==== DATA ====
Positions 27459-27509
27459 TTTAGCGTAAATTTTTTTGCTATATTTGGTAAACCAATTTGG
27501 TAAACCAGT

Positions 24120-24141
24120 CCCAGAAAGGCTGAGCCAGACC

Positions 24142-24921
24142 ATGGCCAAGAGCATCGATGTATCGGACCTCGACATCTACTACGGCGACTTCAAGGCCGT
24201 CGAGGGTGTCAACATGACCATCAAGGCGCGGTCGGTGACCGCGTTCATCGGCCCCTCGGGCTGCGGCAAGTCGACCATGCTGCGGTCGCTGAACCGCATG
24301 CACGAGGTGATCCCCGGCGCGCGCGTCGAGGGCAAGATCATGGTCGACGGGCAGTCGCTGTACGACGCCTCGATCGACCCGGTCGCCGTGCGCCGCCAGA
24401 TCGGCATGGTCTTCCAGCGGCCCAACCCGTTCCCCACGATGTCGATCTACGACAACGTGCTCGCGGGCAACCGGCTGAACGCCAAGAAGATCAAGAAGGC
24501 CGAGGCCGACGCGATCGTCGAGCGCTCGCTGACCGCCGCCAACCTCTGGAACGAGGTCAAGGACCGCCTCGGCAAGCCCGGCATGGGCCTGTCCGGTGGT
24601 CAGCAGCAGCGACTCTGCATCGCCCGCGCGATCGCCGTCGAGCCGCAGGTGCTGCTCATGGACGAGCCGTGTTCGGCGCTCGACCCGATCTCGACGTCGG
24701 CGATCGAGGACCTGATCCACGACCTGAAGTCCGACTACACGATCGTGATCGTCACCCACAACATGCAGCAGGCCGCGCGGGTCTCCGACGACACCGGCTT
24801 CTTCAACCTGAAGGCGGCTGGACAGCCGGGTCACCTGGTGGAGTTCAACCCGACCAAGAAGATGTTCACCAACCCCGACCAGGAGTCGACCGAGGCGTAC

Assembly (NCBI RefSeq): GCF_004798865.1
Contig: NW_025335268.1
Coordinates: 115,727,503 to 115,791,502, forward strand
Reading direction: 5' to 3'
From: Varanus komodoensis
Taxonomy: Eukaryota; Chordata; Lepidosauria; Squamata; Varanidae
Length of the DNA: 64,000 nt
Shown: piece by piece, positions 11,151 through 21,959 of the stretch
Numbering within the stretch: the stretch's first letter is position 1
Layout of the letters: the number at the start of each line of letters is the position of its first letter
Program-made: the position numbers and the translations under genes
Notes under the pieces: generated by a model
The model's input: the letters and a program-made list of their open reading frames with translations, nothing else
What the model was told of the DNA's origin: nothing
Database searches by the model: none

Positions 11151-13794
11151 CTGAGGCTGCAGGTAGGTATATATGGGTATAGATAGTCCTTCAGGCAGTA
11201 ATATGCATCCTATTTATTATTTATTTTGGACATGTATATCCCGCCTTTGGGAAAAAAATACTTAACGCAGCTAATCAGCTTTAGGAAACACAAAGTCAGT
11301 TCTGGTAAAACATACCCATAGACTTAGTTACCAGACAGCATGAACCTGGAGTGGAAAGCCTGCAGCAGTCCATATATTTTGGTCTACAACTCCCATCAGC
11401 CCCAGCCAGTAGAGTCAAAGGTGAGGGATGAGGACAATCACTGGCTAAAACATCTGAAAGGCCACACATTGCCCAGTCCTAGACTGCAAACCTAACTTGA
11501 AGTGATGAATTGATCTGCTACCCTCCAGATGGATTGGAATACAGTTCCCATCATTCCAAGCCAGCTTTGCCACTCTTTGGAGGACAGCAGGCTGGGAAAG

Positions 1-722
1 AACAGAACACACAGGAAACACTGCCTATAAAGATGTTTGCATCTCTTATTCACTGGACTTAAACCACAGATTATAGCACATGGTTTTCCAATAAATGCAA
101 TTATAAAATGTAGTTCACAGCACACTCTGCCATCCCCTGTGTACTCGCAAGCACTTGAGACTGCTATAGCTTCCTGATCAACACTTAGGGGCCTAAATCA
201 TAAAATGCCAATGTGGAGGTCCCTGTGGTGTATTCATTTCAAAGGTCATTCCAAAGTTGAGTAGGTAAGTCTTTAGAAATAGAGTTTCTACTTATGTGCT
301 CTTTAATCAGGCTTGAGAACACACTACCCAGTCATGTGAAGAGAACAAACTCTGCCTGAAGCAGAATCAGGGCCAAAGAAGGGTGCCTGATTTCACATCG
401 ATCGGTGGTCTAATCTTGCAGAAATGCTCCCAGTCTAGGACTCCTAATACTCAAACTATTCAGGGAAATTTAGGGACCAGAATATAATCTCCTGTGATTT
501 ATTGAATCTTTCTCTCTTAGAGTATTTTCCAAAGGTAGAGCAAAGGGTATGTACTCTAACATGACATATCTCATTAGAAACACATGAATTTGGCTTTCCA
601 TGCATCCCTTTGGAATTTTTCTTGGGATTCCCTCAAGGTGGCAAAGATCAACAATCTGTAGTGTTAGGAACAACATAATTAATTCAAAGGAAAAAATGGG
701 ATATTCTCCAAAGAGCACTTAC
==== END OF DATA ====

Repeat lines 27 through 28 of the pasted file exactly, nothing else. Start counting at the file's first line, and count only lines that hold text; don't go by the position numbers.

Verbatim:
The model's input: the letters and a program-made list of their open reading frames with translations, nothing else
What the model was told of the DNA's origin: nothing